Fast, healthy Indian fusion for busy weeknight meals with help from Patak Patel
These lazy days of summer aren’t meant for cooking dinner. You could be lounging poolside or at the beach instead of standing over a hot stove or grill. Without stopping for fast food, we went in search of ideas to keep ourselves and our families nourished with good choices this season. The creator of The Chutney Life blog, Patak Patel, is known for her resourcefulness in the kitchen. She’s got recipes for everyone. Whether you are a busy mom on the go or a rookie in the kitchen she makes cooking wholesome meals seem easy. Her blog and Instagram should be on your radar for fabulous recipes and kitchen inspiration.
Her new cookbook, The Chutney Life, is set to be released this fall, and she gave SEEMA a sneak peek. Packed with favorite recipes like her signature snack —spreading lasan ni chutney (a spicy spread made by pounding together fresh garlic cloves and chili powder in a mortar and pestle) inside of a quesadilla, or tips on how to amp up simple soups with her go-to spices are sure to keep your weeknight meals fun and delicious. This month she shared with us her top tips for easy weeknight meals so we can all enjoy as much of our summer days and evenings as possible.
Patak says having a well-stocked kitchen and a few solid recipes are a lifesaver on weeknights. “In my pantry, you’ll find essentials, like canned beans and tomatoes for soups or stews, and I always take a little time at the beginning of the week to peel some garlic and ginger so I don’t have to do it for every meal during the week. Moreover, great flavor-packed condiments like harissa, gochujang, and an array of spices help meals come together effortlessly!”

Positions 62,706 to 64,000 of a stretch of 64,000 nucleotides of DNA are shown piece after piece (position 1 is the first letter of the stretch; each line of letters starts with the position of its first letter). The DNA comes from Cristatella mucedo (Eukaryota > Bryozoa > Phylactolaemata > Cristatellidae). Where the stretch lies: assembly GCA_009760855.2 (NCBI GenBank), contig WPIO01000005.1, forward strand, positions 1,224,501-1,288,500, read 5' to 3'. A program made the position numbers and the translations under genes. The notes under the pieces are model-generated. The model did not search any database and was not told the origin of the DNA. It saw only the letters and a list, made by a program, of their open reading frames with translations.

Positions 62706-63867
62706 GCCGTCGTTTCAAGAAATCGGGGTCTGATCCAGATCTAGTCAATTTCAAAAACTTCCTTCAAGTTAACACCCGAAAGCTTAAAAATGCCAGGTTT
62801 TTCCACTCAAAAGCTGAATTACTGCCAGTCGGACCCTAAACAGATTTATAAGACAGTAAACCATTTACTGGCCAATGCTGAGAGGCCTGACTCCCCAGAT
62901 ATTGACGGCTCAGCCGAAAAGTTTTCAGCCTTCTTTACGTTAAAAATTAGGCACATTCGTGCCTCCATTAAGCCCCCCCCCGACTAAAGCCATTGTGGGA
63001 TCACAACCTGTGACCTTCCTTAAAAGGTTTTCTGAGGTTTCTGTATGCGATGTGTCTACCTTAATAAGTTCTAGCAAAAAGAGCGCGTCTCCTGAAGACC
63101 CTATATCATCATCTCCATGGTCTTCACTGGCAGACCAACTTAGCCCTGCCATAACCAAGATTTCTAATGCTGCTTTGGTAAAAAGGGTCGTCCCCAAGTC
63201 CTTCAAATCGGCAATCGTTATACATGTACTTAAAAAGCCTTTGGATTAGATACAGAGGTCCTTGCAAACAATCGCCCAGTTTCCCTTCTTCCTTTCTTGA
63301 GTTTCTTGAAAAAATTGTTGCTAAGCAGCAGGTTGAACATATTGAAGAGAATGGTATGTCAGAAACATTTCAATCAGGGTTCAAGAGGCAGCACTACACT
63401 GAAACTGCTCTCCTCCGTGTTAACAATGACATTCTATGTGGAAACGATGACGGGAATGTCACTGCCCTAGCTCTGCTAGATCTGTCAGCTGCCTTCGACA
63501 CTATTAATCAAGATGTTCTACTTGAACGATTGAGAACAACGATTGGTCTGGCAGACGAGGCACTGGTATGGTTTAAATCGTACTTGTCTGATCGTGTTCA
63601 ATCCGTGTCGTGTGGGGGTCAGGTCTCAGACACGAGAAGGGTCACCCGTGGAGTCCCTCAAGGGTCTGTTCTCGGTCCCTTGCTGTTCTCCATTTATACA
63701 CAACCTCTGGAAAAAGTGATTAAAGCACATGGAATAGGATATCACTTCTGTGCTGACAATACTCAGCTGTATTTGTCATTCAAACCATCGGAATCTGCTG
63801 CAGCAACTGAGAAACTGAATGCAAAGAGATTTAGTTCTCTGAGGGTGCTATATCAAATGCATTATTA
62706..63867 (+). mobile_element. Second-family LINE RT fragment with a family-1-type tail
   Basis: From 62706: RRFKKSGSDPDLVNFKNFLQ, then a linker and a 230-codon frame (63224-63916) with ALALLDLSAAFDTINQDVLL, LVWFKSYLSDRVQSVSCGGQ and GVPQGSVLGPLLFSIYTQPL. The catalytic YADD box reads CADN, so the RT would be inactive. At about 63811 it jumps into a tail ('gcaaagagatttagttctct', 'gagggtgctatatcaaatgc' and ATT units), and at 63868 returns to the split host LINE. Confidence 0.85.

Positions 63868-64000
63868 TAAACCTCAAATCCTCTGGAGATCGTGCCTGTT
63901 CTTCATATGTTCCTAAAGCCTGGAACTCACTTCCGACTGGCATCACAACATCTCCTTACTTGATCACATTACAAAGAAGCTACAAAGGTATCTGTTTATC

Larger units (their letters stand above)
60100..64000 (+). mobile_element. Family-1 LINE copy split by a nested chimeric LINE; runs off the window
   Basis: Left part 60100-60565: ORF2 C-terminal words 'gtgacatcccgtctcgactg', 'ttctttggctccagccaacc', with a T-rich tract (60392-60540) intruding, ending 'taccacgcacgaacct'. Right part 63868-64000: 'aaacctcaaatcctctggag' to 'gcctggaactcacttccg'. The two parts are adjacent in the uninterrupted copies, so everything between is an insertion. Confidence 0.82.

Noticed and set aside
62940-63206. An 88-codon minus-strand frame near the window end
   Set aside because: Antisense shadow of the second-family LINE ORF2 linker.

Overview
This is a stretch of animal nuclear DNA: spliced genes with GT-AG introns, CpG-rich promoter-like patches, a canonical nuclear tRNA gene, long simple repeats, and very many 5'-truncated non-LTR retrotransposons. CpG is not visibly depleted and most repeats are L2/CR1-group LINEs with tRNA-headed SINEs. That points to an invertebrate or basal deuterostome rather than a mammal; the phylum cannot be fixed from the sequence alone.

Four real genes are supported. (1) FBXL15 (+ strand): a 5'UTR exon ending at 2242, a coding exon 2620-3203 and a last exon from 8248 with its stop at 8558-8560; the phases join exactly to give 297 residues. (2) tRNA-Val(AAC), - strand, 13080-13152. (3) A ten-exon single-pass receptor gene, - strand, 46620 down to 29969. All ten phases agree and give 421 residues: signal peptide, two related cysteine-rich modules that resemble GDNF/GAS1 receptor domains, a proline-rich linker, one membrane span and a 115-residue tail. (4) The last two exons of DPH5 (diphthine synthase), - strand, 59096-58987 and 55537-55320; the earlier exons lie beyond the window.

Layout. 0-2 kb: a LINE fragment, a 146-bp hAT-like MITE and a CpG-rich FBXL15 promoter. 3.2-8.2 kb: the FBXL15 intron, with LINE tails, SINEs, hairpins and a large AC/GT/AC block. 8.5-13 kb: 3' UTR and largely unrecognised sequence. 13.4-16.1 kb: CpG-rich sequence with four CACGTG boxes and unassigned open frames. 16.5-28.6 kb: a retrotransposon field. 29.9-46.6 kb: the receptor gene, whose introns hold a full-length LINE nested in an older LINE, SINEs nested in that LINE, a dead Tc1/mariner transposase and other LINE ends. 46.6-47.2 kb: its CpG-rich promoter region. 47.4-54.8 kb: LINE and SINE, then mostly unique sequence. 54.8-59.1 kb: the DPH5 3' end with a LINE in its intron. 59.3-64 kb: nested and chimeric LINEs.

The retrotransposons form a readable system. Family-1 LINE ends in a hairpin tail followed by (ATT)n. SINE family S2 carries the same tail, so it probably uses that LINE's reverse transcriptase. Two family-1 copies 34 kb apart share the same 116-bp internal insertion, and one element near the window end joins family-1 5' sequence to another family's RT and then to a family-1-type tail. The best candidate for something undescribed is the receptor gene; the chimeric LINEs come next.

Cook Once, Eat Twice
If you’re going through the trouble of cooking she says be sure to double the batch. If you’re cooking a meal, double the recipe and freeze some for next time so all you have to do is defrost and heat!
Success In The Kitchen
Even if you love cooking, you may despise the cleanup. She says, “I love cooking, but hate cleaning. As dinner is cooking, take a few minutes to tidy up the kitchen and get things in the dishwasher to be as efficient as possible.” This way you can enjoy dinner and relax afterward because the cleanup is already done.
Don’t be afraid to use shortcuts! Patak says she can think of a million ways to use a rotisserie chicken, or repurpose leftover rice from takeout! Semi-homemade meals are perfect for busy weeknights.
Stock Your Pantry
Keeping your pantry stocked with your favorite spices and ingredients makes last-minute meals much more accessible. Patak’s must-haves include coconut milk, curry paste, lots of lentils, canned beans, and tomatoes, and grains like rice and quinoa. With these staples, you can make so many simple meals.
Secret Family Faves
Patak was introduced to soups and quinoa at a very early age, and now her four-year-old is getting the same culinary experience. She says it’s a great way to sneak in tons of nutrition and get away with a one-pot meal. For her family, the biggest hit has been breakfast for dinner. Next time you’re short on time, whip up a big spread with eggs, pancakes (you can make ahead and keep in the freezer to simply reheat and serve), sausage, and fruit. It’s the one meal her son happily eats and hopefully yours will too.[STORY 2]
The First American-Born Indian Winemaker
Shalini Sheka takes her creativity to underserved varietals